The Wiegels use fans custom-designed for the tunnel ventilation system in their new freestall barn near South Wayne, Wisconsin.
PHOTO BY DANIELLE NAUMAN
The Wiegels use fans custom-designed for the tunnel ventilation system in their new freestall barn near South Wayne, Wisconsin. PHOTO BY DANIELLE NAUMAN
    SOUTH WAYNE, Wis. – While robots are the newest technology in the dairy world for milking cow, they are not new to the Wiegels, who retrofitted four robotic milking units into their barn in 2008.
    “That barn was getting old, and there were getting to be a lot of issues in there,” Jack Wiegel said. “We just decided it was time for an update.”
    The Wiegels – Jack and Larry, along with Jack’s sons, Jason and Brian – updated by building a new freestall barn and upgrading their robots. They installed five of the A5 version of their Lely Astronaut robots Feb. 17 on their 280-cow dairy, Riverside Dairy, near South Wayne. The barn has the ability to have a sixth robot added to allow for additional cows.
    Along with Argall Dairy Systems, the Wiegels are hosting an open house to showcase their new facility and robotic milking system from 1 to 5 p.m. June 11.
    On display will be the barn with four rows of free stalls, allowing the Wiegels to have two outside aisles away from the stalls for feeding.  
    “This design makes the barn wider, but we went this direction because it gave us the ability to have one centrally located robot room,” Jack said. “We had two robot rooms in the old barn, and we always thought that having one room would be preferable.”
    The Wiegels cite ease and infrastructure savings as the biggest benefits they have seen to having the single robot room.    
    The barn is designed to be identical from one side to the other, allowing the Wiegels to have their cows in two groups. There is a 16-stall area for special needs and fresh cows near the robot room on each side. Part of the side of the barn that has only two robots is being used as a pack area for pre-fresh cows. When the Wiegels decide to add their sixth robot, that area will be turned into free stalls.
    The robot used for the special needs area is also able to milk cows from the main group using separation gates.
    “The way this is set up, it makes training heifers so much easier too,” Jack said. “They are right here close to the robots.”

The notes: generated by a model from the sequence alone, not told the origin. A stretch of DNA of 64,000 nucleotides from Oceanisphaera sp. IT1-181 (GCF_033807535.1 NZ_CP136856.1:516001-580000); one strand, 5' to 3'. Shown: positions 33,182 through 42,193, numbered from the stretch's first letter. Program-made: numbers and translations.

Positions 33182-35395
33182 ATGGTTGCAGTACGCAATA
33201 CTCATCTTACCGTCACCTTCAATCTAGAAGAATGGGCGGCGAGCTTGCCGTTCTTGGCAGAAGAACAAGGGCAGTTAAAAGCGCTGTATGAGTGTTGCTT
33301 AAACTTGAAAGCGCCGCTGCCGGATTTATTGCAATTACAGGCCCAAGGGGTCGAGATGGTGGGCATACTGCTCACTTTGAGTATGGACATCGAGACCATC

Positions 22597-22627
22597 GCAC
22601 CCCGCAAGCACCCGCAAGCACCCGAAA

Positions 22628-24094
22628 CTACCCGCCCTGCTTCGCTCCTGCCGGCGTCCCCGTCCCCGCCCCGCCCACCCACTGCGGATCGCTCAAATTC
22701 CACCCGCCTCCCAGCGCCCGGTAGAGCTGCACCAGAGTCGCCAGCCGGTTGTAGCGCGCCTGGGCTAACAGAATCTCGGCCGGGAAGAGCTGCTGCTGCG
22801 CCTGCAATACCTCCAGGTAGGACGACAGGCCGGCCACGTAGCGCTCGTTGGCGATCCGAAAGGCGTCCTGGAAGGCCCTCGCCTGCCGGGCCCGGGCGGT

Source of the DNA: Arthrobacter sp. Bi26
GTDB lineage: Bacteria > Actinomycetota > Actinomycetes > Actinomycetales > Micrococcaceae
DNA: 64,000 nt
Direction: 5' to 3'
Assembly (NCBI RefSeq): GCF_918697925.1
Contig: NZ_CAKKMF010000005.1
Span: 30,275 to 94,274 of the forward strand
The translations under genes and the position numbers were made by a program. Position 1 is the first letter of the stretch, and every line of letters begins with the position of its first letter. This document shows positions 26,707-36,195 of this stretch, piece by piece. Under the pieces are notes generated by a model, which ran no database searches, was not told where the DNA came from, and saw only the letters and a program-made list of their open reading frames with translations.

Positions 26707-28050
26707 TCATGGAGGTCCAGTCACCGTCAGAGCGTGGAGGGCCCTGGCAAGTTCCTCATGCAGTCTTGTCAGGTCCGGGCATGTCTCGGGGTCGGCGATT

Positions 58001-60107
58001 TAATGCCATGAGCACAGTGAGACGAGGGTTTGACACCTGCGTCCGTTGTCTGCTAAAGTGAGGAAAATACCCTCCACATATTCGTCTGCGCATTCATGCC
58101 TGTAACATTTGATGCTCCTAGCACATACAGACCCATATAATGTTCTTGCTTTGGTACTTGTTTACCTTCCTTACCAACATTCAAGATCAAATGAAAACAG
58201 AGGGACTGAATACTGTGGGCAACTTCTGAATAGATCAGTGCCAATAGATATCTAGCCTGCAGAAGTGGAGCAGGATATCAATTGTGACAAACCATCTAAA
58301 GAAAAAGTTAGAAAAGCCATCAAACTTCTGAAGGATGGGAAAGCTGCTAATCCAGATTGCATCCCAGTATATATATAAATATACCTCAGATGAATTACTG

Those gates also serve as a useful tool in sorting cows for herd health checks. The Wiegels are able to program which cows they would like sorted.
    “Having the cows sorted from the robot using the sort gates is a huge time-saver,” Jack said. “You don’t have to go searching for certain cows throughout the free stalls. Then when we are ready for a cow to leave the special needs area, we just need to program into the computer for the gate to send her back out into the main group.”
    Transitioning the cows to the new barn and robots went much easier and smoother than their first transition 13 years ago.
    “They really took to the new barn and the new set-up for the robots really quickly,” Larry said. “It took the cows maybe two days to get used to the new facility and system.”
    At the time of the transition, the Upper Midwest was in the throes of a multi-week deep-freeze, but Jack credited the design of the barn for allowing it to warm up quickly and stay above freezing once the cows were settled.
    “We are really able to keep the climate controlled,” Jack said. “We can keep it cool in the hot months and above freezing in the cold months.”
    The Wiegels wanted the new barn to be tunnel ventilated and insulated with the lowest roof possible.
    When designing their ventilation system, the Wiegels procured variable-speed fans custom-made by Rite Hite Company.
    “My nephew is an engineer at Rite Hite, and he designed those fans for us and had them built,” Jack said. “We have four ceiling fans that he designed in the old barn too.”
    A manure separator allows the Wiegels to collect and dry the manure solids for use as bedding. Each alley has a scraper equipped with a tube in the center to funnel liquid away and into the underground pit where the manure pumps liquids both up and around.
    “In the old barn, we had a manure separator with a flush system,” Jack said. “But we like this so much better. Before, the cows’ feet were always so dirty and wet, and they tracked manure into the stalls. Now, the alleys stay so clean and dry, and the cows are cleaner too.”
    They are now using the old barn as a heifer and dry cow facility.  
    When the Wiegels first made the decision to install robotic milkers, Jack and Larry were milking about 125 cows in a parallel parlor.
    They considered expanding but neither wanted to grow to the point of needing to employ outside labor. Retrofitting their existing facility to house four robotic milking units and expand their herd to 240 cows made the most sense to the brothers.
    “No person can be as reliable or as consistent in milking the cows as the robots can be,” Larry said. “Jack and I were at the point we didn’t want to be doing the milking, but we also didn’t want to hire anyone to milk either.”
    Regardless of what version of robots the Wiegels have used, they have realized since 2008 robots have been the right fit. And the new facility enhances the herd even more.
    “The cows are so calm, not being moved around chased to the parlor twice a day,” Larry said. “They do what they want to do, when they want to do it. The barn is just so relaxed and quiet.”